Updated: May 11, 2021 8:47:23 am
A year ago, when Avinash Hatwate floated the idea of starting a business unit for women in the remote village of Chaurakund in Dharni taluka of Amravati, it was a small but firm step to give direction to their creativity and energy. Despite the Covid-19 lockdown and the problems that came with it, Dhatrom — the name of this project — is now ready to take flight.
Located close to the dense forests of Melghat tiger reserve, life is anything but easy for these women. Their day starts at 4.30 am and many have to chop wood and fetch water as part of their daily chores. Hatwate, however, said the womenfolk, despite the hard life, have abundant creativity. He said hailing from Korku tribe, art came naturally to them, and that the project aimed at giving the women a chance to generate a second income that could supplement their main earnings from the fields.
The Dhatrom project has been envisioned for women to use their skills in Warli, Korku, Gond and forest art to produce items such as bags, kurtis among others. Hatwate said the term Dhatrom meant sickle in Korku language. “The ubiquitous sickle is the constant companion of the women as they toil in forests, fields or home. But we want to transform it into a tool for their betterment, which would allow them be financially independent,” he said.
Another aspect of the project is to stop seasonal migration, which is rampant in the area. Melghat has long been associated with malnutrition, but Hatwate said this project was a tiny step towards a permanent solution to this problem. “Over the years, Melghat has become synonymous with malnutrition; we want to break this stereotype, literally one stitch at a time,” he said.
A year ago when the project started with two automatic sewing machines and 10 women, the first lockdown put a spanner in their plans. “Instead of stopping, we produced masks and sold them in nearby villages. This allowed us to generate some money,” he said.
This confidence was needed to take things forward. After things normalised in November, the project caught steam and, in January, Dhatrom was registered. Soon the women finished training and, on March 8, the small office-cum-production centre was inaugurated by Dr Mittali Sethi, project officer of ITDP Dharni.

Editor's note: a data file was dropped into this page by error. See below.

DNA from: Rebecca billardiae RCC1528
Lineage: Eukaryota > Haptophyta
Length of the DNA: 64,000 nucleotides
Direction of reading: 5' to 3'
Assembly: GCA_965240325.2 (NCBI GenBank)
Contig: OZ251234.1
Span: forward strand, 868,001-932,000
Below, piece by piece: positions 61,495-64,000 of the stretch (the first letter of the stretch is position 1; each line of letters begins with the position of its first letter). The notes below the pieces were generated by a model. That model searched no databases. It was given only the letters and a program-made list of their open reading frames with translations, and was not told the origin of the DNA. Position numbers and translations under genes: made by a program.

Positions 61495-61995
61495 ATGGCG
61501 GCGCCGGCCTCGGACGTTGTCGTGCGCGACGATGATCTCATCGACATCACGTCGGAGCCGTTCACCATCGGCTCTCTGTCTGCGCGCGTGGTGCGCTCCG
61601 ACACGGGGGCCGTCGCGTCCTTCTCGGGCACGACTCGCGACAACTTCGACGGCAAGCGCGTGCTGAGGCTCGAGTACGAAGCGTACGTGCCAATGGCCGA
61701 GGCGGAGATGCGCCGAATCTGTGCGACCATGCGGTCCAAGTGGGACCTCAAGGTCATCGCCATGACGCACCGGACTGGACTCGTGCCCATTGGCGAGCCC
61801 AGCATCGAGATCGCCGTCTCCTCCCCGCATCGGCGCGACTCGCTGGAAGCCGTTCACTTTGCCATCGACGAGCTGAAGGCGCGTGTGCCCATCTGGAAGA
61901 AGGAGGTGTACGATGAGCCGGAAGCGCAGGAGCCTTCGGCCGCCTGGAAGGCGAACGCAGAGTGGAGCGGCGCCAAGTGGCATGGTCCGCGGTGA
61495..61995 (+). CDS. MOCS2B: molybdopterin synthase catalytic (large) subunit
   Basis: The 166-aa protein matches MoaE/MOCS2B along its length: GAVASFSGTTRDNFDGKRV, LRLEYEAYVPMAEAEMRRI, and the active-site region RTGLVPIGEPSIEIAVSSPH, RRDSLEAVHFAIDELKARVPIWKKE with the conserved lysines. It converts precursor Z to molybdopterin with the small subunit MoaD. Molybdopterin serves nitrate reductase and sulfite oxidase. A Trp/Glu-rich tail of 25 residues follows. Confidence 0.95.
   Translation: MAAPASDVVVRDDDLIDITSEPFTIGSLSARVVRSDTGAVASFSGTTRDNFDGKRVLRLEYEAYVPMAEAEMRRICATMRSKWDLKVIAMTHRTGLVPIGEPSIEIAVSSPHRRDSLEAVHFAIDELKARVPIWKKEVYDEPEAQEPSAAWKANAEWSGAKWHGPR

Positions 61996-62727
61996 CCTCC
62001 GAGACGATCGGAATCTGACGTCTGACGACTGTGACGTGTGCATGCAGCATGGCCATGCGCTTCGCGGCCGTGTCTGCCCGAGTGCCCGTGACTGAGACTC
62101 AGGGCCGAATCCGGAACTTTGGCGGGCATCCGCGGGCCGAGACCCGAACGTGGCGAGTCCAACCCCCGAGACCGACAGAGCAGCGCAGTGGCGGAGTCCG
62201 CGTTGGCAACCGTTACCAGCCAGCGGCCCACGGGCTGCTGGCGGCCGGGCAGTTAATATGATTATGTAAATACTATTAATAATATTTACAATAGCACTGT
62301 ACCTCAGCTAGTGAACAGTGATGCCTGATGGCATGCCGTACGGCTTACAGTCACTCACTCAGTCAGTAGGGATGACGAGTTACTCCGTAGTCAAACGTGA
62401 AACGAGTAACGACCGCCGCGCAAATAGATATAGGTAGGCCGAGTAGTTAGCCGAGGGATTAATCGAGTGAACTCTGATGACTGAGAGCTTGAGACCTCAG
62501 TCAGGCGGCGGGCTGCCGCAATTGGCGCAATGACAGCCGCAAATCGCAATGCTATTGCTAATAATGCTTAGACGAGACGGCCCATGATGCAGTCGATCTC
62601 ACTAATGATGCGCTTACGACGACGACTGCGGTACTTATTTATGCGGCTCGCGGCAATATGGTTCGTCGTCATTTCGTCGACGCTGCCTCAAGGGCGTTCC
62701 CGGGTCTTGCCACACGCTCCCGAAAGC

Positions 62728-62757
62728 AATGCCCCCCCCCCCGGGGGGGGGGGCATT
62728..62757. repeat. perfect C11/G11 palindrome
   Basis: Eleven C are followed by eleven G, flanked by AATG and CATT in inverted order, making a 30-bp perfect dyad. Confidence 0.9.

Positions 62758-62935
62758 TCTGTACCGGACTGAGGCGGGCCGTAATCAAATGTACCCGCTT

The project, at present, has seven women from the village, of which three are well-trained while the others are in various phases of training. With the raw material they procure from the nearby commercial centre, the women produced 60 bags with handpainted Warli motifs.
“These motifs are not new to them — they revolve around their life in every aspect, but now we are trying to showcase them in a new frame,” Hatwate said, adding that with meagre resources, they could only advertise through word-of-mouth but a majority of the bags were sold out in cities like Mumbai and Pune.
Unfortunately, the second wave with its severity has once again brought the project to a halt, but neither the women nor Hatwate are dissuaded. “Our biggest concern is easy access to raw material. Even if we have orders, the raw material has to be easily available, which is not the case now,” he said.
As things go back to normal, Hatwate is talking about creating a cluster of 10 to 12 villages in the area as a production hub. “This project has potential and we want to harness the same,” he said, adding that talks were underway with the tribal development department for marketing the projects in Metro.
On their part, the project office is also optimistic. “I think we are going to start from home, ensure that we tap into people coming to Melghat for various purposes. So we have been thinking of buying spaces in project office, forest guest house, collector’s office. In time, we are planning for Dhatrom to be part of a larger Melghat brand, but we simultaneously need to ramp up supply. The project office will converge across departments and provide all support possible,” she said.
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